Monday, March 27, 2006

NY Times über Irak

Die Situation im Irak scheint so gut wie unüberschaubar. Jeden Tag erscheinen dutzende von Artikel, in denen über dieses oder jenes Suicide-Bombing berichtet wird oder hier oder dort die Leichen vom Ermordeten gefunden werden. Auch wenn sich diese Gewalt lediglich nur auf bestimmte Regionen erstreckt, sind die Berichte alarmierend. Ein Artikel, der ein wenig mehr erhellt, als nur Daten erschien gestern in der NY Times:

BAGHDAD, Iraq, March 25 — Mohannad al-Azawi had just finished sprinkling food in his bird cages at his pet shop in south Baghdad, when three carloads of gunmen pulled up.

In front of a crowd, he was grabbed by his shirt and driven off.

Mr. Azawi was among the few Sunni Arabs on the block, and, according to witnesses, when a Shiite friend tried to intervene, a gunman stuck a pistol to his head and said, "You want us to blow your brains out, too?"

Mr. Azawi's body was found the next morning at a sewage treatment plant. A slight man who raised nightingales, he had been hogtied, drilled with power tools and shot.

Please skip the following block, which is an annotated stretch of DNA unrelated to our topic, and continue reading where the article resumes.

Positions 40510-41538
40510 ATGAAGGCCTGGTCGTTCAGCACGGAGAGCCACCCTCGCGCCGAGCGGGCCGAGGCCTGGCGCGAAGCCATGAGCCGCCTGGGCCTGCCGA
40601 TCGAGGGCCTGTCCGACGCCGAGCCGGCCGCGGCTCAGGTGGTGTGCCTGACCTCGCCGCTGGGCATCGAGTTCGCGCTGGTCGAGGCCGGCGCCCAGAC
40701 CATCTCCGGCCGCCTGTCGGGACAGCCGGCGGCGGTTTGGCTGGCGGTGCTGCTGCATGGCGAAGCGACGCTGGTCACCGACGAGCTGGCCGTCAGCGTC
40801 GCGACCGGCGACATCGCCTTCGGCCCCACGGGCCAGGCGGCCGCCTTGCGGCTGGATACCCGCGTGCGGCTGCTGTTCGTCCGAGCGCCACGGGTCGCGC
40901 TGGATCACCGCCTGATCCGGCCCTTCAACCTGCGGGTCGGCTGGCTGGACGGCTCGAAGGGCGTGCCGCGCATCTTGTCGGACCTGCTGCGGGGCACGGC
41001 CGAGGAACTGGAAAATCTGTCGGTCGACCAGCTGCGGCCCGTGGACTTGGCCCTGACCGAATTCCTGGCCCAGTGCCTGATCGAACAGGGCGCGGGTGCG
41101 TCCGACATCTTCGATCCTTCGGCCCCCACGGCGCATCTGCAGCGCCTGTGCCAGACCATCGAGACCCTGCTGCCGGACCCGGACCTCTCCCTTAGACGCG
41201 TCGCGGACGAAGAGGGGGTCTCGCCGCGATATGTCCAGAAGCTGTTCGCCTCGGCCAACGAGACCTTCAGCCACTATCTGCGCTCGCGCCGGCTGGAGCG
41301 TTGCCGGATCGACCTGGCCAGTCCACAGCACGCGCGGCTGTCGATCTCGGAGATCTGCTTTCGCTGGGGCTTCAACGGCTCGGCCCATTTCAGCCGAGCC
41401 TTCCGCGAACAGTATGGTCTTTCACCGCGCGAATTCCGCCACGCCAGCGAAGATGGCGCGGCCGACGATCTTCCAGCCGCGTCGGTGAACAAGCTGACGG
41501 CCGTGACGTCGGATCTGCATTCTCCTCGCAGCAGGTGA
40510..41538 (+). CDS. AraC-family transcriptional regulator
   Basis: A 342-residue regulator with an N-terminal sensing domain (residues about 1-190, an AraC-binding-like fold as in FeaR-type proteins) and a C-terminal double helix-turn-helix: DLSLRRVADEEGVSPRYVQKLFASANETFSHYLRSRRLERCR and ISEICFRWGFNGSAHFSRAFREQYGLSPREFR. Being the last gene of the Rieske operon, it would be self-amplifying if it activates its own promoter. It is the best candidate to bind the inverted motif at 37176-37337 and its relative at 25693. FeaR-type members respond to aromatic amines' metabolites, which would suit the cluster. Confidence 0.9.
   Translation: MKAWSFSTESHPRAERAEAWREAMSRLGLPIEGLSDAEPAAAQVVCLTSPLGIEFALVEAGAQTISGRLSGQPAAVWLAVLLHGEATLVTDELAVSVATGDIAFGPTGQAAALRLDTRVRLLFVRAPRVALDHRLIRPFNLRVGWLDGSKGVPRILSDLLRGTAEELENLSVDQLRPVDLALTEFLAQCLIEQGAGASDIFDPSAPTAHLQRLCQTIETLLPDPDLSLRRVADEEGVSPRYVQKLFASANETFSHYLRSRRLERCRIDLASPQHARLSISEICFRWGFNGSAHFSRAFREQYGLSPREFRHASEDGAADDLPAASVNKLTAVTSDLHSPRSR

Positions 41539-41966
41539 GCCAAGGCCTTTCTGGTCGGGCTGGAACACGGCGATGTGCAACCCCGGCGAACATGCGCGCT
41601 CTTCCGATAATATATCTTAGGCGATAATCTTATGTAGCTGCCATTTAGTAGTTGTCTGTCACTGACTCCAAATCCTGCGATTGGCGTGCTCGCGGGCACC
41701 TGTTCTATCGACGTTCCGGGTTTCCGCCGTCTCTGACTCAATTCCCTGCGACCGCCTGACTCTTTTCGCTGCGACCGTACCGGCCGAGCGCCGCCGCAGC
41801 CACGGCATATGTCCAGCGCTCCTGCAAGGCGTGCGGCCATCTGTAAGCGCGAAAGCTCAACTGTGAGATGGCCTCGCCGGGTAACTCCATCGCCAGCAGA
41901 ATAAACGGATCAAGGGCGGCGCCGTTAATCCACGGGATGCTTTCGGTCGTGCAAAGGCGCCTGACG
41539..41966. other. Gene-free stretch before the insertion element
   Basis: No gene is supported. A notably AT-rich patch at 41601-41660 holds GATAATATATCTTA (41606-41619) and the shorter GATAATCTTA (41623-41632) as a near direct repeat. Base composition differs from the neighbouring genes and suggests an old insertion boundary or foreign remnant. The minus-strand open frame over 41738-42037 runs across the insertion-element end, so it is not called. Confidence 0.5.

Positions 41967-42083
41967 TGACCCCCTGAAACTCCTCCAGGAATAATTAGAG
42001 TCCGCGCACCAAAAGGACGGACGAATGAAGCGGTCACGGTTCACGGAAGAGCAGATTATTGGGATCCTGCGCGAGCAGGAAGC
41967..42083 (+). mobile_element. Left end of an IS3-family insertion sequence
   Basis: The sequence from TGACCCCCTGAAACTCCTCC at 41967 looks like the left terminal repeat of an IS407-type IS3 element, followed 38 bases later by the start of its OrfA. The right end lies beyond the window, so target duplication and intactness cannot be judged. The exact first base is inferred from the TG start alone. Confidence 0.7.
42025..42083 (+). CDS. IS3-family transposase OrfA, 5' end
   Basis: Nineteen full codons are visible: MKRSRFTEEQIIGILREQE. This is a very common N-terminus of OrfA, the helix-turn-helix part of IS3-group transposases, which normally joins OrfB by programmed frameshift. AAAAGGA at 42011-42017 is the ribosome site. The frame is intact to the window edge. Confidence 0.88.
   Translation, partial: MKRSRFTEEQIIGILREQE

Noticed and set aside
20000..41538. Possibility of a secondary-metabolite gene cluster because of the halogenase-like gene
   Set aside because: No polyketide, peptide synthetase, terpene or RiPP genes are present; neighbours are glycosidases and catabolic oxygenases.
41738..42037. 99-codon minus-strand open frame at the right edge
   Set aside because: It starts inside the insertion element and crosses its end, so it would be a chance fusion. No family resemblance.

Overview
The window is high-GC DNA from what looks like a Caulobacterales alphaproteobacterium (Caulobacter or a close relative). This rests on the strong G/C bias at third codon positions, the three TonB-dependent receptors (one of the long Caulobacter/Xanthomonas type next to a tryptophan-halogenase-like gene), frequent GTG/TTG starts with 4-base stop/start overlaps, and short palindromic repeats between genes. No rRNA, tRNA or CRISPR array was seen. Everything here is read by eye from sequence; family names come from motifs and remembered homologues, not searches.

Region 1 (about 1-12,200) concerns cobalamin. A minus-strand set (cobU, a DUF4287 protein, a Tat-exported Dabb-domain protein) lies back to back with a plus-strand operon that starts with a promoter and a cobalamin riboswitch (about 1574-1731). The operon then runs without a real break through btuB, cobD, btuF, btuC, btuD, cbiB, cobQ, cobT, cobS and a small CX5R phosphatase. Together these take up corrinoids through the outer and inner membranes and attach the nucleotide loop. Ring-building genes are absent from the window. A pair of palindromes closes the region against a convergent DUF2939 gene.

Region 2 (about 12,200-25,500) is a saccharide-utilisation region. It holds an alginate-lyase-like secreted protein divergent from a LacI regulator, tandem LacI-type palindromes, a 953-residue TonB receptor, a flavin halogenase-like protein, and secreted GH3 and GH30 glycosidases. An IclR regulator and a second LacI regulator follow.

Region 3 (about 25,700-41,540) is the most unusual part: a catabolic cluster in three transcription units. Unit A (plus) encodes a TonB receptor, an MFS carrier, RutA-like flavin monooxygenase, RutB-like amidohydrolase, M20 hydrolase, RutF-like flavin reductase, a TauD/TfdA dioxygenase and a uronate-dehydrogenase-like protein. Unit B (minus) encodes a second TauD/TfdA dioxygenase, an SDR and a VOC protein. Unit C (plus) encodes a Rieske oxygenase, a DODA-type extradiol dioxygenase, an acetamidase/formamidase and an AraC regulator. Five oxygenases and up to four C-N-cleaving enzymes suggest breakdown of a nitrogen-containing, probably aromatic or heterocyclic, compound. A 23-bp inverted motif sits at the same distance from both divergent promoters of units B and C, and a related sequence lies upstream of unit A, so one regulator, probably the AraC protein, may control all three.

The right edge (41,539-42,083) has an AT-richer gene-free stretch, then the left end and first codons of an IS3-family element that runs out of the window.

In the last month, hundreds of men have been kidnapped, tortured and executed in Baghdad. As Iraqi and American leaders struggle to avert a civil war, the bodies keep piling up. The city's homicide rate has tripled from 11 to 33 a day, military officials said. The period from March 7 to March 21 was typically brutal: at least 191 corpses, many mutilated, surfaced in garbage bins, drainage ditches, minibuses and pickup trucks.

There were the four Duleimi brothers, Khalid, Tarek, Taleb and Salaam, seized from their home in front of their wives. And Achmed Abdulsalam, last seen at a checkpoint in his freshly painted BMW and found dead under a bridge two days later. And Mushtak al-Nidawi, a law student nicknamed Titanic for his Leonardo DiCaprio good looks, whose body was returned to his family with his skull chopped in half.

What frightens Iraqis most about these gangland-style killings is the impunity. According to reports filed by family members and more than a dozen interviews, many men were taken in daylight, in public, with witnesses all around. Few cases, if any, have been investigated.

Part of the reason may be that most victims are Sunnis, and there is growing suspicion that they were killed by Shiite death squads backed by government forces in a cycle of sectarian revenge. This allegation has been circulating in Baghdad for months, and as more Sunnis turn up dead, more people are inclined to believe it.


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